Dustin Hoffman, Susan George, Straw Dogs
If there has ever been a more over-interpreted and misinterpreted film than director Sam Peckinpah's 1971 drama Straw Dogs, I've yet to encounter it. Citizen Kane and 2001: A Space Odyssey have had more ink spilled over them, but most of the ideas tossed about are on the money and far less is read into them. Also, those two classics have one big thing going for them that Straw Dogs does not. They are great films.
Co-written by Peckinpah and David Zelag Goodman from from Gordon Williams' novel The Siege of Trencher's Farm, Straw Dogs is neither as good a film as its hagiographers claim – for Peckinpah had all the subtlety and psychological depth of a sledgehammer – nor as irredeemable a bit of pornography as it detractors insist. Above all, it is a dull and mediocre work.
Dull is not a word that has likely ever appeared in a review of Straw Dogs, but what else can one call a film that telegraphs its ending in the first twenty minutes and that has all the realistic character development of a Warner Bros. Road Runner cartoon? Excuse me: Let me rescind that. Wile E. Coyote, at least, plumbs some true existential angst.
By contrast, the nearly two-hour-long Straw Dogs is not even that innovative; it's certainly not “naturalistic,” either, for the ultra-violence it depicts was done better – and more realistically – that same year in Stanley Kubrick's A Clockwork Orange and earlier by Peckinpah himself in The Wild Bunch and by Arthur Penn in Bonnie and Clyde. Additionally, the Straw Dogs scenes of cretins trying to break into the lead characters' home are pale echoes of both George Romero's masterful low-budget Night of the Living Dead and the Vincent Price horror classic The Last Man on Earth (later remade as the Charlton Heston vehicle The Omega Man).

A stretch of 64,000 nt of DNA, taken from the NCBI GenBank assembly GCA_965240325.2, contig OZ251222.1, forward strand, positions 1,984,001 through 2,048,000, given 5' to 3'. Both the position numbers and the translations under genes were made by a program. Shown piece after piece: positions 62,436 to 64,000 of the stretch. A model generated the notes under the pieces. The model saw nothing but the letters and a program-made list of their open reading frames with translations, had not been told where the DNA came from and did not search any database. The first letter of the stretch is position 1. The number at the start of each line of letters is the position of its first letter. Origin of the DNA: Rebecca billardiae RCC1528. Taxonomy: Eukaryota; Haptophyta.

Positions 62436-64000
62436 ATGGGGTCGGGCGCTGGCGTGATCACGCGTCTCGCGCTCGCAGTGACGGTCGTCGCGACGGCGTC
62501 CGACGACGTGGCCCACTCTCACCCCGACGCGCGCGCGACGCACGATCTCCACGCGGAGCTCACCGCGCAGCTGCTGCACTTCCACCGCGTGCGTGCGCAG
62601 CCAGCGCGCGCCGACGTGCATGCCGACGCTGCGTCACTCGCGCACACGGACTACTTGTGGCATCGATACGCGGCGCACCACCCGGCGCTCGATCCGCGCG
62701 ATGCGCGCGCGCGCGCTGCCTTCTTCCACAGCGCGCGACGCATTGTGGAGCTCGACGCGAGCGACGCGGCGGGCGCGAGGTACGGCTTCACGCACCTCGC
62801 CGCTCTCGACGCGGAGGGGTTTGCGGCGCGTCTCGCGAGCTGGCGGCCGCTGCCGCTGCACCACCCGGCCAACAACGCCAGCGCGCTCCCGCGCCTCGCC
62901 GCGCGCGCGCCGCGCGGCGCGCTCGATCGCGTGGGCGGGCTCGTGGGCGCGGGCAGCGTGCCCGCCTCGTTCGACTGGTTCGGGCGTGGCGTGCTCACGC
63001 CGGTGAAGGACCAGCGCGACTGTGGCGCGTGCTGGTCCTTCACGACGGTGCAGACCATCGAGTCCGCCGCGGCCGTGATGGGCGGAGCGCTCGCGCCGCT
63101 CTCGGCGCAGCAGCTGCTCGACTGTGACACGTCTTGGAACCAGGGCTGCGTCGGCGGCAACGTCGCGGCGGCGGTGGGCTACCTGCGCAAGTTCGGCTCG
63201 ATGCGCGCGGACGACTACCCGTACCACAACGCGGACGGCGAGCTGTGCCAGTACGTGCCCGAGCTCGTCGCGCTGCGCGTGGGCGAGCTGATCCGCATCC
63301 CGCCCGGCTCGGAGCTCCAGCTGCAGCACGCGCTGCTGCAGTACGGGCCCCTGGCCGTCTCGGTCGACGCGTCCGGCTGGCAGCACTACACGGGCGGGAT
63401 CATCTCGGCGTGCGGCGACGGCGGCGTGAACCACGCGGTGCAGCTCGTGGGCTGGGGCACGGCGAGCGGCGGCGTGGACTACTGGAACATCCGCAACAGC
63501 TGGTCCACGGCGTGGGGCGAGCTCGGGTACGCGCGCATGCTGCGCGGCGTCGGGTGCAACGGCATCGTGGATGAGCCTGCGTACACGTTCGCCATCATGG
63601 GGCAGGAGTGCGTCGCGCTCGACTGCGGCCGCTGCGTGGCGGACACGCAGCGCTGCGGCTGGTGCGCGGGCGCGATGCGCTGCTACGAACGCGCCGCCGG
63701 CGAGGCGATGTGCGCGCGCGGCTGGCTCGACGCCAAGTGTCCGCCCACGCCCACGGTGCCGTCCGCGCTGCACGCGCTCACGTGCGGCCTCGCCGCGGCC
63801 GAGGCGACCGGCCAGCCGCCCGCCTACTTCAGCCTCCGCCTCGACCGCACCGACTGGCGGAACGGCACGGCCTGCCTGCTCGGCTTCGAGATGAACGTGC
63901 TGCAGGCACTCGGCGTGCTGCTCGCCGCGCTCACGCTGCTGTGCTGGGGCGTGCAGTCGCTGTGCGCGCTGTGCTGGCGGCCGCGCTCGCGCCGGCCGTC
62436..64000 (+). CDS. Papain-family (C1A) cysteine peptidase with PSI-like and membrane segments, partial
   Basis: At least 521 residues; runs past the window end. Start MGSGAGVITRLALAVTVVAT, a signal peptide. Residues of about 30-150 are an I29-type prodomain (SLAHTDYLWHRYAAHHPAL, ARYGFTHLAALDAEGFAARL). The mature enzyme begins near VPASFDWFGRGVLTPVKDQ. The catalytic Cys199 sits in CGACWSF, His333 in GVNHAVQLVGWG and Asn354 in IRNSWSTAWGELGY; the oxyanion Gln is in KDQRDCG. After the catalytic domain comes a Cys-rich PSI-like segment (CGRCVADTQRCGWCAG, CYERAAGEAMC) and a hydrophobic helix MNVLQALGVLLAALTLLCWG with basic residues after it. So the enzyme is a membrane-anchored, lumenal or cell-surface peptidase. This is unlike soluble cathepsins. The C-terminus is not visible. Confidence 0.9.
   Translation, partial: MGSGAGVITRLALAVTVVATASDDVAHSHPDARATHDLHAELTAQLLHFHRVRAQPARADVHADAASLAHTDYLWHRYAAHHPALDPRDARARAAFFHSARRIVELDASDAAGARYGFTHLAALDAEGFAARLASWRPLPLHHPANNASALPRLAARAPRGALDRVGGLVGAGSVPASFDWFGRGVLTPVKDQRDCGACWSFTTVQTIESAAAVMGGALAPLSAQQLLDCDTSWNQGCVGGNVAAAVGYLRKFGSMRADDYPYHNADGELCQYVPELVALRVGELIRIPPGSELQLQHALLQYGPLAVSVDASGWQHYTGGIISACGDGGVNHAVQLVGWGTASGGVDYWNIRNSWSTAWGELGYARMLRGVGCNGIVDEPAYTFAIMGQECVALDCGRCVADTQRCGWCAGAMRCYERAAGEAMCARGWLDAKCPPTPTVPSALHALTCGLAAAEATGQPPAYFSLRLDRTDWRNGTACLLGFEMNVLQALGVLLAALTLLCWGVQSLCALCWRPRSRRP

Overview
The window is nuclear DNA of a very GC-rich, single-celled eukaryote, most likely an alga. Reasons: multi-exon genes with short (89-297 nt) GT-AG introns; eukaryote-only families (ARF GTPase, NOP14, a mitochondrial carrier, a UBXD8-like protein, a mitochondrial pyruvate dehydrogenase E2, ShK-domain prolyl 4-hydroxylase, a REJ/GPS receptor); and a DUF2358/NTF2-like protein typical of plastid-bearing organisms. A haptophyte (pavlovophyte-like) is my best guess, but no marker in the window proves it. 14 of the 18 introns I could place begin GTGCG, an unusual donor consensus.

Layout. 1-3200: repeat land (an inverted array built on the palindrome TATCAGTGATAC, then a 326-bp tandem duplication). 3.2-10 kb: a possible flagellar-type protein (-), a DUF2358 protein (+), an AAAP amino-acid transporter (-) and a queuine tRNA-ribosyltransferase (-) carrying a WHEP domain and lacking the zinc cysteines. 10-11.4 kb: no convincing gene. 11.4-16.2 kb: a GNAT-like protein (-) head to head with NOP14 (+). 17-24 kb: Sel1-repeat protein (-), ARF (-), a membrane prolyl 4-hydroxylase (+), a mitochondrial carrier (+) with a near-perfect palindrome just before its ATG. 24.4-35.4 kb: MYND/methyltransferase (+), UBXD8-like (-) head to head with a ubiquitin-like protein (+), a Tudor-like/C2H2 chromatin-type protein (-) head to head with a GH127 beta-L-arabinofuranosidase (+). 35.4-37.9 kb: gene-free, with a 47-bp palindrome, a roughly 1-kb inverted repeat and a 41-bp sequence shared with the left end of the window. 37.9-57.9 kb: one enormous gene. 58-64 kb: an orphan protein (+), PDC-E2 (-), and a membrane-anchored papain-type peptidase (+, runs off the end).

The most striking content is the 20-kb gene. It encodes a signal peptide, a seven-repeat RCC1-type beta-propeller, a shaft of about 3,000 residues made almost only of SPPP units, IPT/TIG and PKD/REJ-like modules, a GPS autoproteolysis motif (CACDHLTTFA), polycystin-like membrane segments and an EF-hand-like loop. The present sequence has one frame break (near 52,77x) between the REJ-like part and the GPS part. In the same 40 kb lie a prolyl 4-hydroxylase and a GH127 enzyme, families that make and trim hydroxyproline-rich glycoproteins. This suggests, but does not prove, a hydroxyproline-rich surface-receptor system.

The revenge theme, for its part, was done more engagingly in Wes Craven's campy feature debut Last House on the Left and with more depth in the film that inspired Craven, Ingmar Bergman's The Virgin Spring. Straw Dogs, however, would be followed by other films showing increasingly stylized violence, among them Deliverance (1972), Death Wish (1974), and Taxi Driver (1976), all with different styles and artistic merits.
Not helping matters, the politics and psychology found in Straw Dogs are badly dated. This is especially true of the infamous “double rape” scene. Compared to Alfred Hitchcock's Frenzy, released a few months later, the motivations offered in Peckinpah's film seem downright silly – something especially noteworthy since Hitchcock built a career on pseudo-scientific Freudian motivations for his criminal characters, but abandoned all that for realism in his underappreciated 1972 gem.